How to stand out from the crowd is all about marketing. Never one for mixing business with pleasure, I rely on different ways of attracting and retaining clients for my services. Unlike those people that find it easier to talk, I find it easier to write. Unlike those that prefer to copy, I find it easier to originate. Writing was the obvious route, but writing is only half the fun, the challenge is what to say.
My newsletter came about in consequence of writing so many letters to the Estates Gazette and other leading journals that hardly a week elapsed before another of my missives was published. Also, a surveyor-friend had asked me to suggest a topic he could write about so that if his letter were published in the EG then his bosses and colleagues would praise him. My suggestion of a topic that I was saving for my future use led to him getting an EG editorial on the same theme as well, he was delighted but of course I’d missed out. My having won an acknowledgement for initiating the longest-running correspondence in the Estate Gazette on a single subject, namely overage and non-standard rent-review intervals, and having been mentioned in a Blundell Memorial Lecture and as footnote in two law books, and what with publishing booklets of my own, including ‘Framework of Rent Review Clauses”, “How to do a Rent Review”, “How to Read an Auction Catalogue” and “Investment in Secondary Shops”, I concluded it might be better to publish my own newsletter in which I could say whatever I liked and to whom rather than risk censorship by the establishment or compete for editorial space.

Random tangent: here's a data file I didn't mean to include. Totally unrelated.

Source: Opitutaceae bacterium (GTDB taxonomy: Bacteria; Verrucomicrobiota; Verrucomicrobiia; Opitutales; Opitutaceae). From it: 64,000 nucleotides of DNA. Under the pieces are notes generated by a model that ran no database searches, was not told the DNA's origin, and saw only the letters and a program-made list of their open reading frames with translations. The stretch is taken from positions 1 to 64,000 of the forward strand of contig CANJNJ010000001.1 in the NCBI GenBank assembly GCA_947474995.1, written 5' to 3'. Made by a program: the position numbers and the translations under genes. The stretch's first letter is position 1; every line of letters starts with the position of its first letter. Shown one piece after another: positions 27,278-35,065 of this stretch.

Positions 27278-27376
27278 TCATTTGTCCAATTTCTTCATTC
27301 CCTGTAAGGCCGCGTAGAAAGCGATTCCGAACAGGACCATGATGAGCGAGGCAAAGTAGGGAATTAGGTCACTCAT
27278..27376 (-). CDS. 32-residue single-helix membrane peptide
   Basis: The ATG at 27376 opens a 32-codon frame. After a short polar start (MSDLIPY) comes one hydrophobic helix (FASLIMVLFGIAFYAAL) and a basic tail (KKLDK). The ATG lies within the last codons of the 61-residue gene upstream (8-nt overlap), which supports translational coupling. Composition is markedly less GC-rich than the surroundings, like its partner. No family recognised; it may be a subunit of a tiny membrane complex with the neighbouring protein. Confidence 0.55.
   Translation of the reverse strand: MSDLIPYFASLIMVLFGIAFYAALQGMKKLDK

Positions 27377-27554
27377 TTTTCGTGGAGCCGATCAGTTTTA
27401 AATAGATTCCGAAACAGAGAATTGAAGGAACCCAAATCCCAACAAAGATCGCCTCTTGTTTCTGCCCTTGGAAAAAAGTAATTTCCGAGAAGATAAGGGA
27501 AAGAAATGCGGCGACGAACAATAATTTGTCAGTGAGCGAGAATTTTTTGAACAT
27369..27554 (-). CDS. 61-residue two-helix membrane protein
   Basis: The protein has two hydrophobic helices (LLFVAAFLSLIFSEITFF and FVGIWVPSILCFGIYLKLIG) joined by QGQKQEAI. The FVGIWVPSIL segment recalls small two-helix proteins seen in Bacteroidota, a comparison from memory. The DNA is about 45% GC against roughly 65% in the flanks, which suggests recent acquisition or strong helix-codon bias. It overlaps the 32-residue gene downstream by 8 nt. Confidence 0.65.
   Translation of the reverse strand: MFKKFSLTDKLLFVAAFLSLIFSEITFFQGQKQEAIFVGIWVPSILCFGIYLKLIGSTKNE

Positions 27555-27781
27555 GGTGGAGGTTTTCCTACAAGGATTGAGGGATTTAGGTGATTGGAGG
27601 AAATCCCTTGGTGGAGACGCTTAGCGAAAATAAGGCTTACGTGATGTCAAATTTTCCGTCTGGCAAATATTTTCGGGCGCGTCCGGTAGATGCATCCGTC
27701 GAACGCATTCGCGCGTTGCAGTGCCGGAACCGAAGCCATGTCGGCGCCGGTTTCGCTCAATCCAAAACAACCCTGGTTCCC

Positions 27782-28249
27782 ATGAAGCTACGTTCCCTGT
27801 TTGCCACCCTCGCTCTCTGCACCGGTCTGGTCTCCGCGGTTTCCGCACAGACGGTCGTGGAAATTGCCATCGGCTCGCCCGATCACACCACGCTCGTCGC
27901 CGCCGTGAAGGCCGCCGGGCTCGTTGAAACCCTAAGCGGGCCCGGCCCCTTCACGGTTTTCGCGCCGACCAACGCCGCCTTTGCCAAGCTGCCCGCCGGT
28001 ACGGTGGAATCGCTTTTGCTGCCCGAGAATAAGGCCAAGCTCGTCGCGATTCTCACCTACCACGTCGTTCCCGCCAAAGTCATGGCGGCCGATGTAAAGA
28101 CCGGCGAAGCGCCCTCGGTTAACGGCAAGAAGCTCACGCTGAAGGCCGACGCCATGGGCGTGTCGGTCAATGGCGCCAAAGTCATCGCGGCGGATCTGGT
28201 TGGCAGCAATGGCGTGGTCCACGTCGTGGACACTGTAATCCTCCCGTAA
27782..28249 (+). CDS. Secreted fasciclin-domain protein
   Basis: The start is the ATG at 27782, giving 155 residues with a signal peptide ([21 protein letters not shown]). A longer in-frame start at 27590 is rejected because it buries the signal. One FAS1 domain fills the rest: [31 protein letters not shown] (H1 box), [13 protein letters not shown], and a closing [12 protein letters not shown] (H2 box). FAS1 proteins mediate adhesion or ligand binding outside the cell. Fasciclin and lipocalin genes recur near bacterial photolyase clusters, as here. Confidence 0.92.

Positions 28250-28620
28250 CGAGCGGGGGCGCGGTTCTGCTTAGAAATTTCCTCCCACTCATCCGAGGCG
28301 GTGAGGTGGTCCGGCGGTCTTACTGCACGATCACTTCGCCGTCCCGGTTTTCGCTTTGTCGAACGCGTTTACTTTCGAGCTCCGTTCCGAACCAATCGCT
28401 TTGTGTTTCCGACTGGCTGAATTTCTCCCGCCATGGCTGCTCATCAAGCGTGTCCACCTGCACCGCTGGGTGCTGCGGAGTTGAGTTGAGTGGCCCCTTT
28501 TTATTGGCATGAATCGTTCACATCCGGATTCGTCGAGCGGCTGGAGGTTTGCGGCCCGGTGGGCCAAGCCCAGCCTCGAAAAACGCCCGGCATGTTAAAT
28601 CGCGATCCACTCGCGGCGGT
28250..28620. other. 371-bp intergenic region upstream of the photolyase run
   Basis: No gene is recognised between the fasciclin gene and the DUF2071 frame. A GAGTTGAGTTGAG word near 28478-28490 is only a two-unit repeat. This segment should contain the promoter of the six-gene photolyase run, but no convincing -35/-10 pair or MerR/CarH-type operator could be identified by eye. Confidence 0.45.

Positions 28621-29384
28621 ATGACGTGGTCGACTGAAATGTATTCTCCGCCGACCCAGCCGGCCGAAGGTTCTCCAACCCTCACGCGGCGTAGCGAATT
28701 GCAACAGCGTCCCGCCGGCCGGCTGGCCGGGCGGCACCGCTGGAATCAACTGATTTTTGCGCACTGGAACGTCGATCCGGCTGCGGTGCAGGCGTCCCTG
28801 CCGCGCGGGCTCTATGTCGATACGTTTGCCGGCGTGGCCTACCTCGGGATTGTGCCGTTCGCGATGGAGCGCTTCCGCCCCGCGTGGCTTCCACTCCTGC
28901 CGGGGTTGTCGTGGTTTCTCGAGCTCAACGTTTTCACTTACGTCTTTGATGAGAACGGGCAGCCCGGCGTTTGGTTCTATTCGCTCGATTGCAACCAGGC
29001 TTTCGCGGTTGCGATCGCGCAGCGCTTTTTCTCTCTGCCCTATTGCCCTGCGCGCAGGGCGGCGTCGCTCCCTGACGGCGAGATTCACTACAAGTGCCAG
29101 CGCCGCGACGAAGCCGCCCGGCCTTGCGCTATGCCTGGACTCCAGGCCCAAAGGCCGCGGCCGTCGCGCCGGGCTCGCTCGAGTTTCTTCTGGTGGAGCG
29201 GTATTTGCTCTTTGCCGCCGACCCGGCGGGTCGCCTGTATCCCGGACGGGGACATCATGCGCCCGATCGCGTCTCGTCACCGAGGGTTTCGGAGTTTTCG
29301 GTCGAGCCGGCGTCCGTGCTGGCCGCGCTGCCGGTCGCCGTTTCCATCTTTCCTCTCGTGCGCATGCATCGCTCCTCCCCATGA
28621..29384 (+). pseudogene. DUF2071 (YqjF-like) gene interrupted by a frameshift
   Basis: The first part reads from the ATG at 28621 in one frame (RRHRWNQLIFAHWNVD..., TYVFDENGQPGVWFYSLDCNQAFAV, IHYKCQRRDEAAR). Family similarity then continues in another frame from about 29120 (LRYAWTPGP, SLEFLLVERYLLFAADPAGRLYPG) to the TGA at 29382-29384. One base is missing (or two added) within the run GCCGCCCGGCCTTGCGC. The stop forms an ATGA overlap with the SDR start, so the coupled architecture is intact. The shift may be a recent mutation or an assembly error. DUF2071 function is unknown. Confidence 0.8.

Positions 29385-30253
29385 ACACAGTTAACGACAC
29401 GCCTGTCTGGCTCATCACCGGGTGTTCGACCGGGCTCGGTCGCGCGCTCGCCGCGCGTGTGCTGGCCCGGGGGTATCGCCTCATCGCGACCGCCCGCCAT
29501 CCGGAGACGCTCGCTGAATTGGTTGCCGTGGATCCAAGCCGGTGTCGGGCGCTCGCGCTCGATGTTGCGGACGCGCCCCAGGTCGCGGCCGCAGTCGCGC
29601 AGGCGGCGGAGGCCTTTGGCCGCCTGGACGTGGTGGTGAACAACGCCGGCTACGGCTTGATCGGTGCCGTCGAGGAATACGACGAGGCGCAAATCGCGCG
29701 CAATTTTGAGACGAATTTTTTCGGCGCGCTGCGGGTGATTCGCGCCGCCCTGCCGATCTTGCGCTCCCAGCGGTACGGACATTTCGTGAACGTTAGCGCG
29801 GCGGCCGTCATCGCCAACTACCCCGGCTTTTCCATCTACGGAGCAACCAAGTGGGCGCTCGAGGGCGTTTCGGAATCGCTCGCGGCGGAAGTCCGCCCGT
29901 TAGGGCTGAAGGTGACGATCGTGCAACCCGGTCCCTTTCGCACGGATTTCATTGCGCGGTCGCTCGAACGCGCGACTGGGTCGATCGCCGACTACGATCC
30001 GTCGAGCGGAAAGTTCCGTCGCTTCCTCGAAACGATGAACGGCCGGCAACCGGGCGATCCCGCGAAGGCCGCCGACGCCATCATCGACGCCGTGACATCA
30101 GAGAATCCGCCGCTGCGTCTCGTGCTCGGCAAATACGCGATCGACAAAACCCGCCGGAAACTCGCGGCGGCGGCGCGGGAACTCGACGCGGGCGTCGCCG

In 1984, I launched a newsletter entitled Quarterly Commentary, which I subsequently renamed Current Review, and more recently Rent Review Matters. Rather than just a puff to be read and discarded, I wanted the content to be read and kept. In those days, I was in my spare time involved in the ‘mind-body-spirit’ New Age movement, having discovered I was a gifted healer and adept at relationship counselling. To be part of the ‘Green’ movement, I created Marketing Yourself, a business development philosophy for self-employed practitioners and therapists in the complementary and alternative health-care market; many of the people I helped have since become leading lights in their fields. Sensing the concepts of personal development as applied to business would become more mainstream if presented in a tangible pragmatic way, I incorporated a great deal of comment and advice in my newsletter for clients and contacts.